Jeremy Corbyn parks the bus fares in latest bid for youth votes
Labour will offer free bus travel to youngsters in areas where services are at least partly run by the public sector.
After all the talk of a ‘youthquake’ at the 2017 general election, Jeremy Corbyn’s appeal to young voters has been called into question this year.
The British Election Study has said the youthquake was a “myth” and that there was no surge in youth turnout after all. It is also frequently claimed that Corbyn’s support for Brexit is turning off young voters.
So what can Labour do to really reel in the millennials?
The party will offer free bus travel to all those under 25 in areas where services are at least partly run by the public sector, Labour announced overnight. The perk would apply to those travelling within local authorities where buses are either run by the council or through a franchising scheme.
Labour says the policy would cost the taxpayer around £1.4bn per year and that it would stem a decline in bus use by those within the age bracket since the Conservatives came to power. The Tories have done some sums and reckon that the cost of the policy would be more like £13bn.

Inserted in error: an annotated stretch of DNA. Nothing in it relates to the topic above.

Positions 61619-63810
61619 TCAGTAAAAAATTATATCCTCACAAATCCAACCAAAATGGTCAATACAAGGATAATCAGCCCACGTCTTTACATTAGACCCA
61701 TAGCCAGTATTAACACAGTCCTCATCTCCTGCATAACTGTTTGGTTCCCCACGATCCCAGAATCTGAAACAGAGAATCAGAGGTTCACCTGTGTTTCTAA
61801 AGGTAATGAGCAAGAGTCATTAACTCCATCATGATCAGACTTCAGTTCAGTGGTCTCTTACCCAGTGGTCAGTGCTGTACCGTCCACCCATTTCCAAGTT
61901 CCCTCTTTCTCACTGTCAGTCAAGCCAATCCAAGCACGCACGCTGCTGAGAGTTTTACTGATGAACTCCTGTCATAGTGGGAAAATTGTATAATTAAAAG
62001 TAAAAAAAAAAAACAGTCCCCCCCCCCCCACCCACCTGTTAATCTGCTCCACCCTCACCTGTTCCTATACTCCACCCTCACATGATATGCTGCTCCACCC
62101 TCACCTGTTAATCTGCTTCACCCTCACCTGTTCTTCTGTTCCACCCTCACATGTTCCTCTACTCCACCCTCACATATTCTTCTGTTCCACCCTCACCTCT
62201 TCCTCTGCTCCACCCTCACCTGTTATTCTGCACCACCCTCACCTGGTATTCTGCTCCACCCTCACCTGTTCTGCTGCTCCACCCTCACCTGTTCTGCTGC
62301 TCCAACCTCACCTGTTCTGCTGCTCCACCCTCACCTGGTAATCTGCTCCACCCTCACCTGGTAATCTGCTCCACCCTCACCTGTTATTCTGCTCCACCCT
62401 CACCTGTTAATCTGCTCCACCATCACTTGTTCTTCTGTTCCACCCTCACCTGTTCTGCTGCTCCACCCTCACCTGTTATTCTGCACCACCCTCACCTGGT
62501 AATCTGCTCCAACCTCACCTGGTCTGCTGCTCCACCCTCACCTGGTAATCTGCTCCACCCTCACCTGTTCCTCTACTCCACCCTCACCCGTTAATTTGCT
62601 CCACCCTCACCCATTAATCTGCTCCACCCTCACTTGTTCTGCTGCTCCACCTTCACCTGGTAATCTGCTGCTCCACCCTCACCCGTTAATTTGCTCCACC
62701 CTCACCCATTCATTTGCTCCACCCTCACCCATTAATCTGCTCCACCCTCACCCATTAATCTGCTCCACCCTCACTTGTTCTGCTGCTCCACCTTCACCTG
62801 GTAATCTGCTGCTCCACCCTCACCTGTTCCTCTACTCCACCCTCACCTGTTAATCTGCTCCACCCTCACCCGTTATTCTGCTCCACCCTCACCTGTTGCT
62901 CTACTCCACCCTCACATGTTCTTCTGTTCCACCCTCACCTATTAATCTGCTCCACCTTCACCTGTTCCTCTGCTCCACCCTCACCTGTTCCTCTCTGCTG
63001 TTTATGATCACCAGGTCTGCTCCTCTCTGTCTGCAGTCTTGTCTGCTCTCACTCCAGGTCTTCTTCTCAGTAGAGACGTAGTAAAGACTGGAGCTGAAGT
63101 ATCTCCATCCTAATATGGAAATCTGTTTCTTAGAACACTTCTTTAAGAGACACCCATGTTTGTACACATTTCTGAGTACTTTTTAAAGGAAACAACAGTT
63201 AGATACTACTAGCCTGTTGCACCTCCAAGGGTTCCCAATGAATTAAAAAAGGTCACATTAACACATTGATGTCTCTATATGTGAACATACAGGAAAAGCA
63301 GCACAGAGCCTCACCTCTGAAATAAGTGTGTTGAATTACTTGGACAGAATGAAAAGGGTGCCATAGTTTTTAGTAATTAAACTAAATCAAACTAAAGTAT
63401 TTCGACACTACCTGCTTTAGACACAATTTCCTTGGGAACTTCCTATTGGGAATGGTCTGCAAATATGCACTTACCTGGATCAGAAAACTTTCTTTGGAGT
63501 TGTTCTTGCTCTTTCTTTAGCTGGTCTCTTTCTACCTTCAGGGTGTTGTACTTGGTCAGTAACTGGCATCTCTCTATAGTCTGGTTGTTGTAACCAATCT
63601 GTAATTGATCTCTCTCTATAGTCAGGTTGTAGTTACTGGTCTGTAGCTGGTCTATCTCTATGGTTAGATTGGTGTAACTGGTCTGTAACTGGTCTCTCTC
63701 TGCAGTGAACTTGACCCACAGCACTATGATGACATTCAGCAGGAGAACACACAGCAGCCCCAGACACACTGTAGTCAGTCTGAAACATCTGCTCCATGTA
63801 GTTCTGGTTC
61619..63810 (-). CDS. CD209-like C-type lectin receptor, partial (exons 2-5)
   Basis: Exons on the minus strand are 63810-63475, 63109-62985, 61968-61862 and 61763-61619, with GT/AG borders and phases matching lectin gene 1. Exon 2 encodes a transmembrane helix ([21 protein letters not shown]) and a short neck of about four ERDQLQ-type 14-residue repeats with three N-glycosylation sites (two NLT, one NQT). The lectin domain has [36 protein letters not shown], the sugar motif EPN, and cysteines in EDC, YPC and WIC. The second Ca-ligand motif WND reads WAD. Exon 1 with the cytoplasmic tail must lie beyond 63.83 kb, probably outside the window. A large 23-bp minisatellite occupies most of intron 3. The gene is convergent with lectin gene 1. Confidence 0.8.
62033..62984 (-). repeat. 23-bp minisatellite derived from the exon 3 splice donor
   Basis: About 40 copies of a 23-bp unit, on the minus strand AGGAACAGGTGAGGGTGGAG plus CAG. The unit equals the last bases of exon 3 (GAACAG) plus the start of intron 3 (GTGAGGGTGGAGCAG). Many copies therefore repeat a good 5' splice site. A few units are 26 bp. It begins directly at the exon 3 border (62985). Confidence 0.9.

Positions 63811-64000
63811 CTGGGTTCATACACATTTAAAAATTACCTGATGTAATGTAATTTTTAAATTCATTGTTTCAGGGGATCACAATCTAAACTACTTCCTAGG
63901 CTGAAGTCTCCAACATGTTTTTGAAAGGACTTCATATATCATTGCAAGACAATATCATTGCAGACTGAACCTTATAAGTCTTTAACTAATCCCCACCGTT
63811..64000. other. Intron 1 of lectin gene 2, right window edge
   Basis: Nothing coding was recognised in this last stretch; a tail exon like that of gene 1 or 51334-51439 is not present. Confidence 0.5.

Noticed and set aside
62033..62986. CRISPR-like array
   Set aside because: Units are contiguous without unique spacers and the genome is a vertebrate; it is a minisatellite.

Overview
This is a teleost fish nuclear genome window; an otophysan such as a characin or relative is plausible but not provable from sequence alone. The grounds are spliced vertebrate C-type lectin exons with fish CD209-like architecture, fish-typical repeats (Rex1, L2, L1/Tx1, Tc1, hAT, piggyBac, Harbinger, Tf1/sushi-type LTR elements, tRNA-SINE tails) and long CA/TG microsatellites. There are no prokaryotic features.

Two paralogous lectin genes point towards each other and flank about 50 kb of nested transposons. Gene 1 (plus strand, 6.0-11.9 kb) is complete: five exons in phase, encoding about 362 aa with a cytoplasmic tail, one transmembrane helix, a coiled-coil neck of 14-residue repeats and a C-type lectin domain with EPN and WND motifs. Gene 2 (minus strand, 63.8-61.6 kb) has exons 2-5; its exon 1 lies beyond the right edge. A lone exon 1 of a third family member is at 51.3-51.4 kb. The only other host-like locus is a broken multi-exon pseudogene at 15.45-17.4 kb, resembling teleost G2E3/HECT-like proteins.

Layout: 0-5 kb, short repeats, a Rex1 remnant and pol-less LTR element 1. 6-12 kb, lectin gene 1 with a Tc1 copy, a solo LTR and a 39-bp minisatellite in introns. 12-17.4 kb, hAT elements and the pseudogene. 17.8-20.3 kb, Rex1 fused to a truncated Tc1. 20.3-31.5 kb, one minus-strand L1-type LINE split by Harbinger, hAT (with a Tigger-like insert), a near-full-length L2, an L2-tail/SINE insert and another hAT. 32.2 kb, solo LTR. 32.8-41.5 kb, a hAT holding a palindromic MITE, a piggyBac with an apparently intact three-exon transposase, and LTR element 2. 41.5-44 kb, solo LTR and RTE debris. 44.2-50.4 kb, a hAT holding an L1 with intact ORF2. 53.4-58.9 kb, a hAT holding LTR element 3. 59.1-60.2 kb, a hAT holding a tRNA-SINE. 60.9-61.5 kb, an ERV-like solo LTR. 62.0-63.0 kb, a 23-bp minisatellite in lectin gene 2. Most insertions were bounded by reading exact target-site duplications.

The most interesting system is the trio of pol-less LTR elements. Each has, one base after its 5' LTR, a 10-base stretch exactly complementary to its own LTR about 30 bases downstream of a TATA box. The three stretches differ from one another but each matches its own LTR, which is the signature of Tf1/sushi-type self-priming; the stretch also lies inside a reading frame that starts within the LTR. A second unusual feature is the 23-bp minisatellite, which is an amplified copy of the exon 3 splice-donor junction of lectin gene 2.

Addressing students in Derby, Corbyn laid it on thick: “Young people deserve a break. Nearly eight years of Tory austerity have hit their incomes, their chance to buy a house and their career opportunities. Labour wants to help young people make the most out of life by investing in them, which is why today we are pledging the next Labour government will provide the funds to cover free bus travel for under-25s, to support them to travel to work, to study and to visit friends.
He added: "On average, children, young people and households with children each have less disposable income than working age households without children. Young people also tend to be in lower paid, more insecure work, and they spend a higher proportion of their income on travel. Giving them free bus travel will make a huge difference to their lives.”
There was much excitement when Corbyn turned up at Littleover Community School to announce the policy. Less so when the Labour leader school and shadow transport secretary Andy McDonald then posed with children on a bus...